Set in 1944, Valiant is a woodland pigeon who wants to become a great hero someday. When he hears they are hiring recruits for the Royal Homing Pigeon Service, he immediately sets out for ... See full summary »
A scheming raccoon fools a mismatched family of forest creatures into helping him repay a debt of food, by invading the new suburban sprawl that popped up while they were hibernating...and learns a lesson about family himself.
Boog, a domesticated 900lb. Grizzly bear, finds himself stranded in the woods 3 days before Open Season. Forced to rely on Elliot, a fast-talking mule deer, the two form an unlikely friendship and must quickly rally other forest animals if they are to form a rag-tag army against the hunters.
The candy recipes of the goody shops have been stolen by the Goody Bandit, and many animals are out of business. While the police are chasing the criminal, there is a mess at Granny's house involving Little Red Hiding Hood, The Wolf, The Woodsman and Granny, disturbing the peace in the forest. They are all arrested by the impatient Chief Grizzly. Detective Nicky Flipper is in charge of the investigation, and each accused gives his/her own version of the incident. Flipper uses the information to disclose the identity of the evil Goody Bandit. Written by
Claudio Carvalho, Rio de Janeiro, Brazil
During production, Producer Sue Bea Montgomery showed little kids some concepts for the movie and watched the expressions on their faces. Since they especially liked the character of Japeth the Goat, they decided not to delete him, as they had initially planned. See more »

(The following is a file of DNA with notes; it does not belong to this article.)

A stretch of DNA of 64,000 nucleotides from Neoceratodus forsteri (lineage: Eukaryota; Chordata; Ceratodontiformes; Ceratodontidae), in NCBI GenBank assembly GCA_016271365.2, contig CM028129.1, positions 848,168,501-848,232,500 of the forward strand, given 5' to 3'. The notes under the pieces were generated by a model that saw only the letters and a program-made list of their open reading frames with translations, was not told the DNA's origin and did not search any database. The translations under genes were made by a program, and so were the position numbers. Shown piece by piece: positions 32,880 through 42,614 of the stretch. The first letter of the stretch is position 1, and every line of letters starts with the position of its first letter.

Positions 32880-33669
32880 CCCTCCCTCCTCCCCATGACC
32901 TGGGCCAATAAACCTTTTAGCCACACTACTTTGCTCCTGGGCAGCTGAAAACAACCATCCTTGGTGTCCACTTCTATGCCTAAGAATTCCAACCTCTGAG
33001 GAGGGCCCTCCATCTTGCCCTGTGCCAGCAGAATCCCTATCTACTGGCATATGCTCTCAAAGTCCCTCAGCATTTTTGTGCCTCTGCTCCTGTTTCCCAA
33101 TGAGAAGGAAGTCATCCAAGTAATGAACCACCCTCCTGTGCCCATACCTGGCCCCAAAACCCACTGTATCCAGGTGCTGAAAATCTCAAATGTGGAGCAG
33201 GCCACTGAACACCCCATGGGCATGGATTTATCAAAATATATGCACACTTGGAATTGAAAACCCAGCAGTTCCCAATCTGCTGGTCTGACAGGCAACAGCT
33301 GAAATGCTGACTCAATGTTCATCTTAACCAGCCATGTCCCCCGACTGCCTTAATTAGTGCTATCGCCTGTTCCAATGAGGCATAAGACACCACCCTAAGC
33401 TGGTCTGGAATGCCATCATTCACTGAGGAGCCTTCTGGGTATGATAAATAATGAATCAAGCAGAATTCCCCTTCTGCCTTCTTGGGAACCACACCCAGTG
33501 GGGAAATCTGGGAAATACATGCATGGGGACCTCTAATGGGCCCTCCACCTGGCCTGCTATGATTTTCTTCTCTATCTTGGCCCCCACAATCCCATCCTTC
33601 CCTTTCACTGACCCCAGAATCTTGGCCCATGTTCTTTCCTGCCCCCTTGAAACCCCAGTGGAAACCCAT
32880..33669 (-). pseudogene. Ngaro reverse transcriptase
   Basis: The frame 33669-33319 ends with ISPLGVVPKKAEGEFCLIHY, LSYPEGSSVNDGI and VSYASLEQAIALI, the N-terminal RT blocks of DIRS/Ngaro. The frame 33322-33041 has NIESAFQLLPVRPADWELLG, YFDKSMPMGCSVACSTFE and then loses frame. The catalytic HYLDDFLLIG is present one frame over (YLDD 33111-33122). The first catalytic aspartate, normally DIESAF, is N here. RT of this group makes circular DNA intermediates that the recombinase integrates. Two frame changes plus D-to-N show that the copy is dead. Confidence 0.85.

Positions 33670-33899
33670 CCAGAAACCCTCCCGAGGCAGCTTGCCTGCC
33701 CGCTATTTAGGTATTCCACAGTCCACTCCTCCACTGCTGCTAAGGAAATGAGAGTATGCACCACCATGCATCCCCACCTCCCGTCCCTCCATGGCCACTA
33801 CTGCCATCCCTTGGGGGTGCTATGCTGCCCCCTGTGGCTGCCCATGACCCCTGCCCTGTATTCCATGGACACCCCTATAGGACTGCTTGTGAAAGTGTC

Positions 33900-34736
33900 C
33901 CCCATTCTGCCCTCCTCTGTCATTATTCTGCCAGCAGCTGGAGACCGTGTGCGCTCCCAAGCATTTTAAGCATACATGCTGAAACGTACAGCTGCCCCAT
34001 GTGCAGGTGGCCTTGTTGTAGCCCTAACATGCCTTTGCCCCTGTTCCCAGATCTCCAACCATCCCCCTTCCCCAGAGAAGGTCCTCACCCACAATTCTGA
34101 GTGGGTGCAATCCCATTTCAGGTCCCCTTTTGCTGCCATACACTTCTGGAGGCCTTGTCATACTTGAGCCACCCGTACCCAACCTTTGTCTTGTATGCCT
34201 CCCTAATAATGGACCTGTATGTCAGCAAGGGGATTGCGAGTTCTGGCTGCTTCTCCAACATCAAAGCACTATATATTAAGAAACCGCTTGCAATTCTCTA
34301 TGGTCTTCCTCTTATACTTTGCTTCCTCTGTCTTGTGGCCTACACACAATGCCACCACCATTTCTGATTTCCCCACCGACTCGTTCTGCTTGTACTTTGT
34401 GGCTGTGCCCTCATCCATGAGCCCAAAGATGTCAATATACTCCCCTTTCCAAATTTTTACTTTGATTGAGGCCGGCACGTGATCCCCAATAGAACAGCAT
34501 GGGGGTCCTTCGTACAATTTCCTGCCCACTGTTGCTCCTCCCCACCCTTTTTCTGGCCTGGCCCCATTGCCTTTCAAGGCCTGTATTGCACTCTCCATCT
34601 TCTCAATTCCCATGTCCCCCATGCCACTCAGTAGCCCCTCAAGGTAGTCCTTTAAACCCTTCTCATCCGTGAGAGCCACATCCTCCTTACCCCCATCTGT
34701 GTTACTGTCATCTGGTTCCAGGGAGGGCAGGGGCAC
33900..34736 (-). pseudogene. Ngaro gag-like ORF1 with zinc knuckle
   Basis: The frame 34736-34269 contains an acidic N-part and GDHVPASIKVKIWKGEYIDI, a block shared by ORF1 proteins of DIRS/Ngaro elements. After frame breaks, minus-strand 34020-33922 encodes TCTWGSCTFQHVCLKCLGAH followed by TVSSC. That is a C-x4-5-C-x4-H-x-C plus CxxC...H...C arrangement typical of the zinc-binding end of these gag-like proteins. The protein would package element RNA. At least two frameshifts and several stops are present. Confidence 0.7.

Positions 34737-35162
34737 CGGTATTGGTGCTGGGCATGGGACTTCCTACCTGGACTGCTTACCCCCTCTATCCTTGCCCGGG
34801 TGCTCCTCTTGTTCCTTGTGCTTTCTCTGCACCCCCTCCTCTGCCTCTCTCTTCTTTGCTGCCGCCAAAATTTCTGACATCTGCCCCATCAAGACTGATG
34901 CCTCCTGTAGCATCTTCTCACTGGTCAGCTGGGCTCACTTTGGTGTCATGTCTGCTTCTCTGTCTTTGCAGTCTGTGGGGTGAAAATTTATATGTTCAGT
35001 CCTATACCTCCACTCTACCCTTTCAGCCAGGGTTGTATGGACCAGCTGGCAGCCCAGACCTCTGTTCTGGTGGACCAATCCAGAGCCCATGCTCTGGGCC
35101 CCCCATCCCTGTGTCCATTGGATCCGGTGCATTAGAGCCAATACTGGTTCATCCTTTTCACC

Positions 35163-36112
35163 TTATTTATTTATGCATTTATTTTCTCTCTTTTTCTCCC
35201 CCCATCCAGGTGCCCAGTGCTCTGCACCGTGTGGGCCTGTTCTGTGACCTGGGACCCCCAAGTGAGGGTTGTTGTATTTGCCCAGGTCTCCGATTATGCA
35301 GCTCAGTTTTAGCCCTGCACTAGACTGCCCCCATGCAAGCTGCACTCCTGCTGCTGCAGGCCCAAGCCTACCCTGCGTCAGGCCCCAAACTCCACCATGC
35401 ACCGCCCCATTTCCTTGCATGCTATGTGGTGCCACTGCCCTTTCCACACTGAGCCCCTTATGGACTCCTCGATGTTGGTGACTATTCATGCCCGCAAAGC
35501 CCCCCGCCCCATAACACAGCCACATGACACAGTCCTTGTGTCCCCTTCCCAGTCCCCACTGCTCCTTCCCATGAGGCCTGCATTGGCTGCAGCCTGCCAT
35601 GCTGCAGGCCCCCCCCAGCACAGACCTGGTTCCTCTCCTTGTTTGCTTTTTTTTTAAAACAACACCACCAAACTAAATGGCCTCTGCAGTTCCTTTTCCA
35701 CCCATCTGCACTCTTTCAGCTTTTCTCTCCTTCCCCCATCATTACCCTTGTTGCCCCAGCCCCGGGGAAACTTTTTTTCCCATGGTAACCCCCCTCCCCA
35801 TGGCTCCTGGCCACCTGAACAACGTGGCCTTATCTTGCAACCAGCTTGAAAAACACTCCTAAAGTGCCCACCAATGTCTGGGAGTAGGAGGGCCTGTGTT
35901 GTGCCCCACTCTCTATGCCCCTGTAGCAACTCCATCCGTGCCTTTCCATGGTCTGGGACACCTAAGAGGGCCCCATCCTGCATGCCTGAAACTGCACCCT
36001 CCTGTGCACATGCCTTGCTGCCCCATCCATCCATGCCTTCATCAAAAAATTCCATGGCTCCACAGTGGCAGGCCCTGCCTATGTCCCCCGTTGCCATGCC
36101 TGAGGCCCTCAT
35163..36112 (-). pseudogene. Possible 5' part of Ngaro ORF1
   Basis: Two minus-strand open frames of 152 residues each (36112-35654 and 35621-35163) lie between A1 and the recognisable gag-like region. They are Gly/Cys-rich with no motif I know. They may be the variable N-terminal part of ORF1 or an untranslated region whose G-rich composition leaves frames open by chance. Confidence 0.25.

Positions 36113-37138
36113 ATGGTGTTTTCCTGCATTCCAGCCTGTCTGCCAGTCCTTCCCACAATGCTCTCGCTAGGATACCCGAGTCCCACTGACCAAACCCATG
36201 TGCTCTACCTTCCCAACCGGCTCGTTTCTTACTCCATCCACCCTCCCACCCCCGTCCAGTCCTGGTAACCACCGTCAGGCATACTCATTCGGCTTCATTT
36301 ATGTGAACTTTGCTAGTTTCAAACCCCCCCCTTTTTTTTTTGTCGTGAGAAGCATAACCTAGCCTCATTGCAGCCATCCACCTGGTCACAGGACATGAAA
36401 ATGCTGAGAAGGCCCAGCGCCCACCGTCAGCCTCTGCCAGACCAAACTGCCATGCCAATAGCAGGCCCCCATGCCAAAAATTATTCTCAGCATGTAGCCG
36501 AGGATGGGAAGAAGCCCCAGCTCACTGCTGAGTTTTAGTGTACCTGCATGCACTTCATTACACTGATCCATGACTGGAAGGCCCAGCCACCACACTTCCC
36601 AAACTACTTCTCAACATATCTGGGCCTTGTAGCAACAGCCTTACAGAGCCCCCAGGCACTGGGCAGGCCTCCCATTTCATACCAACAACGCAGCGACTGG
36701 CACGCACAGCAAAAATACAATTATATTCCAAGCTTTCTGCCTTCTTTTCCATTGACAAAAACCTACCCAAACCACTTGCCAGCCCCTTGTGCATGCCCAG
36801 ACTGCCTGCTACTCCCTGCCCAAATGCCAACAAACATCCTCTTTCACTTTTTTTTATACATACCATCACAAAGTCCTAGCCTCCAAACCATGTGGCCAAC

When Granny uses her solo ski as a snowboard, the ski becomes much bigger on its own. See more »
Red Riding Hood, you probably know the story.
But there's more to every tale than meets the eye. It's just like they always say, you can't judge a book by its cover. If you want to know the truth, you've gotta flip through the pages.
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During the end credits, the actors names are accompanied by the character portraits. See more »
I'll confess something up front which seems to be place me in the minority--I didn't go to see this movie hoping for great animation, a break-through in story-telling, or the chance to see self-proclaimed "artists" waxing philosophic about their personal world views. I went to have fun and enjoy myself.
On that score, Hoodwinked fully delivers. A brief glance at any trailer will tell you the animation is not the greatest, and I know some people have taken that to mean the movie itself is not worth seeing. However, that assessment is just wrong. I walked into the theater not really knowing what to expect, and spent the next hour and however long basically laughing the entire time--sometimes so hard I had to make myself stop to catch my breath. It's a really funny movie, and when it comes down to it, isn't that the point of a movie like this?
Hoodwinked basically tells the story of Little Red Riding Hood, but as seen through the eyes of several different characters. Not an original plot, by any means, but once you get into the story the quirkiness and eccentricities of the characters wrap you up so much you don't care.
Bottom line: If you want to have fun and see a good movie, check out Hoodwinked. If you want cutting edge technicality that may or may not reflect on the actual quality of the story and writing, go look elsewhere.
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